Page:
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Wednesday, June 19, 2024

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Republican Senators Critical of CWA Agreement

Sen. Michael Testa Jr. (R-1st)

By Press Release

TRENTON – Senator Republican Budget Committee members Sens. Steven Oroho, Samuel Thompson, Declan O’Scanlon, and Michael Testa said if a preliminary agreement announced by Gov. Phil Murphy with the Communications Workers of America appears to fall far short of the savings that could be generated if the state’s public employee unions were asked to agree to a simple wage freeze.
According to a release, state employees generally receive an approximately 4% salary increase annually on the anniversary date of their hire, known as a “step increase.” Additionally, they receive a 2% salary increase (called a cost of living adjustment, or COLA) once a year. Combined, the step increase and COLA result in typical salary increases of approximately 6% for most unionized State employees.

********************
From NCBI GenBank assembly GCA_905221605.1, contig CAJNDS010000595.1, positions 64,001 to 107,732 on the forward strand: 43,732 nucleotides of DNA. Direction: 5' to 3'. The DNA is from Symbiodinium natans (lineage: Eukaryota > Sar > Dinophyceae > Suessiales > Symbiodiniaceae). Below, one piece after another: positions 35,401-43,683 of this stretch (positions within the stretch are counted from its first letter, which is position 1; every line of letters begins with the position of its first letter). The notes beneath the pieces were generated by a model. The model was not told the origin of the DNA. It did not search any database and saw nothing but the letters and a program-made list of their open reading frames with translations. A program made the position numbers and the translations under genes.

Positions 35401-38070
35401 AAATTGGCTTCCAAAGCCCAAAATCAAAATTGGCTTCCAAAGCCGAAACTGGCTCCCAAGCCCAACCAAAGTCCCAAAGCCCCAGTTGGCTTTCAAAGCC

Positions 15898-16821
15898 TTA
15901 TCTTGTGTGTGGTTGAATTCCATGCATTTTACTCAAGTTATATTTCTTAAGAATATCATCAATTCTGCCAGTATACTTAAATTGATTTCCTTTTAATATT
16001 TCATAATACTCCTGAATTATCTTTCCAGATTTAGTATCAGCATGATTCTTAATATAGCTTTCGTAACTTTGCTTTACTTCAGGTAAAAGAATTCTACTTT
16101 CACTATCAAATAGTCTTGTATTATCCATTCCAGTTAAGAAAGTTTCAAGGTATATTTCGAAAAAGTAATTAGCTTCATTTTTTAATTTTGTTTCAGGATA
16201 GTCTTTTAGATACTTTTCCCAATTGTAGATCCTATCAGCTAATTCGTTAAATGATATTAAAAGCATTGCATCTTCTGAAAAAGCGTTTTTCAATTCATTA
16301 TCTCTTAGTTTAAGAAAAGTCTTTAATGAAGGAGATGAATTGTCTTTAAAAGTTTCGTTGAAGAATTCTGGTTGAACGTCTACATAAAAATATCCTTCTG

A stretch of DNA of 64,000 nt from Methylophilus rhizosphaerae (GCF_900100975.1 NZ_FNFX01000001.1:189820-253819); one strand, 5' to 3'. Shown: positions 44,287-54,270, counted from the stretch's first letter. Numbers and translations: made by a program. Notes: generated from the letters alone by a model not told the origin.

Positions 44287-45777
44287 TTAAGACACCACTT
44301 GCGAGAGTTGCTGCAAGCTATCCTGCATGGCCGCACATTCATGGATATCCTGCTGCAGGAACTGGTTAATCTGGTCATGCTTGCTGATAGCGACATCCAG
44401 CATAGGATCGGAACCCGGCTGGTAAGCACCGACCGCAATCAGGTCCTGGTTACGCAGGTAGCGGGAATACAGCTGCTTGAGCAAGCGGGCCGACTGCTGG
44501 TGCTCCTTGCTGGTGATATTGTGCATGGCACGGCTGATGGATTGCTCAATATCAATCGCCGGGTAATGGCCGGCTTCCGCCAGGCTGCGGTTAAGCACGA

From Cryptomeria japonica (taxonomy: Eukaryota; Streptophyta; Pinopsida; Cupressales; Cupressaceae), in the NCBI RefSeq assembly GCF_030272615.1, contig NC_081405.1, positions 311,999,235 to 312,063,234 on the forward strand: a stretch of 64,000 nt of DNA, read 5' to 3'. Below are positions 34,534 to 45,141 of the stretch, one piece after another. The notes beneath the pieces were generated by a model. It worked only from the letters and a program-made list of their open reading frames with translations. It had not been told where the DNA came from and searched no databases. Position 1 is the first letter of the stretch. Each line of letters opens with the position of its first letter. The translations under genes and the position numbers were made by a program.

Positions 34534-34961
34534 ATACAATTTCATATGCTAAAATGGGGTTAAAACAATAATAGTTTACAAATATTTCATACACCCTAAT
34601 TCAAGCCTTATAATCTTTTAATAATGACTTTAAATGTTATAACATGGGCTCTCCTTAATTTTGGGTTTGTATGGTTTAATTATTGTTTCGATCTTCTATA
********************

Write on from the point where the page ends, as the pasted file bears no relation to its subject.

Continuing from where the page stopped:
The governor announced a deal with the public employee union, where the COLA would be suspended, but there was no mention of the 4% step increase.
“Waiting three months into this crisis to look for salary savings has been administrative negligence, as employees who haven’t had to report for work that whole time have still been receiving full pay plus 4% step increases,” stated Oroho (R-24th). “The deal with the CWA fails to acknowledge that these employees will continue to get 4% pay increases, even as the state is faced with a stark fiscal reality. Not accepting the extra 2% COLA doesn’t equate to a sacrifice, it’s simply passing on dessert.”
“Transparency is important in state government, especially in extraordinarily challenging times like this,” stated O’Scanlon (R-13th). “The deal announced today appears to leave out critical information about its impact, including unsustainable 4% raises continuing to be given out, even where agencies have been shut for the past three months.”
Senator Thompson (R-12th) added, “If the deal announced today is giving out 4% salary increases to employees at a time when the state budget is in shambles, the governor should have been upfront about it. Committing to 4% salary increases isn’t appropriate while the governor is threatening to cut Senior Freeze and important relief programs for everyone else impacted by COVID-19.”
Senator Testa (R-1st) stated, “At a time when folks are struggling to keep their businesses, losing their jobs, and suffering enormous hardship, it would be unconscionable to continue giving out 4% pay raises that increase the state budget at greater cost to taxpayers.”

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